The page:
As far as Brie Larson is concerned, the actress is a fine choice to bring Carol Danvers/Captain Marvel to life. When we first meet her, she is already a force to be reckoned with. She works alongside an alien race called the Krees'; whch includes Korath (Djimon Hounsou), Minn-Erva (Gemma Chan), Bron-Char (Rune Temte) as well as Jude Law as the previously mentioned Yon-Rogg. However, even then, Larson brings the character to a grounded and confident level, one that nearly always feels quite human and honest. Unfortunately, she doesn’t always stand out when it came to some of the action sequences. Thankfully the stunt team and the visual effects artists around her make it work well enough. This is an action hero that is heavily aided by CGI, colorful special effects and the basic stunt work, so there's nothing radically new or exciting here. Thankfully, Ms. Larson handles the more dramatic journey quite well so ultimately it comes together.

Ryan Fleck and Anna Boden are interesting names to add to the list of directors involved in the MCU. The two come from unassuming and independent projects like HALF NELSON with Ryan Gosling, the baseball drama SUGAR, and the Zach Galifianakis charmer IT’S KIND OF A FUNNY STORY. Thier focus on character and story creates an interesting - and yet not always successful - take on the popular superhero formula. While this approach works at times well enough, the first half of CAPTAIN MARVEL struggles to find the right tone, with the reveal of her past feeling a bit clunky. It was a different take on an origin story, as they explain her backstory like a mystery waiting to be revealed. However, it is a mystery that takes a bit too long to uncover even though it's clear where it will ultimately lead. In fact, considering the run time is just over two-hours - which is relatively short for a recent blockbuster -  the first act is occasionally dull and jumbled. Carol’s introduction attempts to add something unique to this particular tale, but all too often fails to really invest the viewer. However, starting in the second act, we get a better sense of the direction they are going. And thankfully, it begins to move the story forward in a more engaging way.

Captain Marvel, Brie Larson, Jude Law, Samuel L. Jackson, Clark Gregg, Marvel, MCU, 2019

When it comes to the supporting cast, there are a ton of good performances here. Clark Gregg has a bit of fun playing a young and slightly naive version of Coulson. Jude Law shares a terrific connection with Larson and Lashana Lynch gives the movie a ton of heart as Maria. It's interesting that the best scenes in the film revolve around the two old friends. And since much of this takes place a couple of decades ago, there are a number of cool sequences spread throughout, including a clever throwback to the 90’s in an old Blockbuster video store. And then there's the one on-screen relationship that rivals Maria and Carol… Let’s just say that every single moment that Samuel L. Jackson spends with Goose the Cat (surprisingly they changed his comic book name to “Chewie”) is quite appealing, and that feline pretty much steals every scene he’s in.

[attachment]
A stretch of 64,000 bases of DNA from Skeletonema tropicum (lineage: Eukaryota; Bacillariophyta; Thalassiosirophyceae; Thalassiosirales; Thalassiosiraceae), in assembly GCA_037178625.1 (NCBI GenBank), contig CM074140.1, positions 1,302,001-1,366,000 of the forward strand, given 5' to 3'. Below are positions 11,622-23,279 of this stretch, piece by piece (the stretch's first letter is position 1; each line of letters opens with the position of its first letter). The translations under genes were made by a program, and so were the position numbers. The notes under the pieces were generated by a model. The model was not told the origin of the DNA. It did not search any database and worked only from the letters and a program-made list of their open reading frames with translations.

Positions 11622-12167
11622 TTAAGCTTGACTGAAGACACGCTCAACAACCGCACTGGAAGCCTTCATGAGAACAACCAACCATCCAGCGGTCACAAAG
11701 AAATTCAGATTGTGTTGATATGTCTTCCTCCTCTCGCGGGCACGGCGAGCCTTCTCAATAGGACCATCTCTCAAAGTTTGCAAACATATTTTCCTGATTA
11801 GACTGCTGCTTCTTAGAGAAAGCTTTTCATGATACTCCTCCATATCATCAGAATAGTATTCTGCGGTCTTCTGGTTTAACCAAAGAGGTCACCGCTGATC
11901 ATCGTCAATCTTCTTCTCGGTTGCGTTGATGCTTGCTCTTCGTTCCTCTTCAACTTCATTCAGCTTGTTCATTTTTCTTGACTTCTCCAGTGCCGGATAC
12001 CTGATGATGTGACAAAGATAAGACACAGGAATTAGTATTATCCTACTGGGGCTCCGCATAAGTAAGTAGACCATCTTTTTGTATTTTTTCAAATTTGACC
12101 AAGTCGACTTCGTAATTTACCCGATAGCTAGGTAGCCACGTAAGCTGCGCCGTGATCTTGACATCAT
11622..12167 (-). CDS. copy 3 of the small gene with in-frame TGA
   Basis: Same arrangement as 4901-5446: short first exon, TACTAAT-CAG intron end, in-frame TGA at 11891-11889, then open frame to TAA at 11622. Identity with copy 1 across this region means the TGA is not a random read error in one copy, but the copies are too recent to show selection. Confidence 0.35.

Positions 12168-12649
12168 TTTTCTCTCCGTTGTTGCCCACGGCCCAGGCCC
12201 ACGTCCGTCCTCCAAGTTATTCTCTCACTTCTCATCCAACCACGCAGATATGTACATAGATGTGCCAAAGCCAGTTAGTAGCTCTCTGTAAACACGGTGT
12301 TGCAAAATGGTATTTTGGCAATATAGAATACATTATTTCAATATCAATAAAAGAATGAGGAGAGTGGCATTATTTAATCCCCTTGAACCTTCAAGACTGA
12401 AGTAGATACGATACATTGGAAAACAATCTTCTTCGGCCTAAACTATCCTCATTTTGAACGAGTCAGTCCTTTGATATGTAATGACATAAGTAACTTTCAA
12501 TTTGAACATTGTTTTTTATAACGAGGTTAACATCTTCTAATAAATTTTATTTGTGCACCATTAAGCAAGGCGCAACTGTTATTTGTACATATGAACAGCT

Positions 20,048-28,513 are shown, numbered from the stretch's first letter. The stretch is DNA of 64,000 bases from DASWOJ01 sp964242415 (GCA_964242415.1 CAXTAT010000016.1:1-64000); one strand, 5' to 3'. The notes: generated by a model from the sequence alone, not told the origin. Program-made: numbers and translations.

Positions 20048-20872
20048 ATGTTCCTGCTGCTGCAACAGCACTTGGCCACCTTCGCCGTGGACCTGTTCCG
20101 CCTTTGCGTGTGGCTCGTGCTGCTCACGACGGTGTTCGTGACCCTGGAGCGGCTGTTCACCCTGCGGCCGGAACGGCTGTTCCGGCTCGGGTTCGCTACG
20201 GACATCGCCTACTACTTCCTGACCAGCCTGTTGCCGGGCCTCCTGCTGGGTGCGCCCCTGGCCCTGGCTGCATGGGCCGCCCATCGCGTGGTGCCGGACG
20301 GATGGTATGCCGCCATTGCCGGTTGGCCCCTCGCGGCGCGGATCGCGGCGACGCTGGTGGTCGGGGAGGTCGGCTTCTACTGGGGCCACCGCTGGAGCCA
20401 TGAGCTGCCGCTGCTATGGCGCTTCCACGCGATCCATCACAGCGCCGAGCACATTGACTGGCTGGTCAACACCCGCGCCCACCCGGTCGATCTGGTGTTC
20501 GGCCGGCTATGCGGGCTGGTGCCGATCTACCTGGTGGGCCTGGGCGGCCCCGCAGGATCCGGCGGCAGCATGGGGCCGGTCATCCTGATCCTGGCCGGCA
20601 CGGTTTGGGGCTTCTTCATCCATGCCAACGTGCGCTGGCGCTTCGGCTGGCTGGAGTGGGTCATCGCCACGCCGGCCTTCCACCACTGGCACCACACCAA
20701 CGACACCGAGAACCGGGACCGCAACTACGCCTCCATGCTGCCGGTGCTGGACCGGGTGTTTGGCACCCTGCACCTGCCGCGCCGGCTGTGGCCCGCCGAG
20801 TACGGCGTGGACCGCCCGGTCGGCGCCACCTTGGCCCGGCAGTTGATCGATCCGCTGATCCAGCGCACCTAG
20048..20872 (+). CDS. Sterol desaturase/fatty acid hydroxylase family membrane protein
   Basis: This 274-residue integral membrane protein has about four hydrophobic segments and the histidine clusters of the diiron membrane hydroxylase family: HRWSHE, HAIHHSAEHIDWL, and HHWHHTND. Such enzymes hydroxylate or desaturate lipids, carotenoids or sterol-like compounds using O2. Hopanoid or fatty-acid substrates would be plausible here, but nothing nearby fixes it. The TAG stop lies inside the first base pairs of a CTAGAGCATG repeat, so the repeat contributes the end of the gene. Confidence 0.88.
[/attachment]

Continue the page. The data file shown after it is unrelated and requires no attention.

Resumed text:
Ultimately, CAPTAIN MARVEL continues to open up the franchise with a few new characters to add to the universe. Brie Larson gives yet another solid performance as a hero unsure of her own strength. As well, the girl power element will likely appeal to a whole new group of fans, as WONDER WOMAN did for DC. And then there is the cat who I hope becomes a regular in the MCU. And while you can certainly appreciate the heart that Fleck and Boden give it, the film occasionally suffers from an uneven and challenging first act. While the action is certainly enticing, only a couple of the massive set pieces really stand out in my memory. The chase on the train was an enjoyable mix of big screen thrills and humor, and perhaps one of the best moments in the film.

It may not be the best in the series, especially with a clumsy and sometimes frustratingly dull first act, but this story certainly offers up a few worthy moments and a couple of cool characters to add to the mix. And for those longing for the 90’s, the music and the nostalgia for another period in time add yet another level to the film. The soundtrack is absolutely terrific. And for those wondering, the opening dedication to Stan Lee in the Marvel logo will bring tears to your eyes. CAPTAIN MARVEL may not be the most thrilling adventure in the MCU filmography, but it’s likely to please a ton of fans looking for a little bit of empowerment and inspiration.

Source: JoBlo.com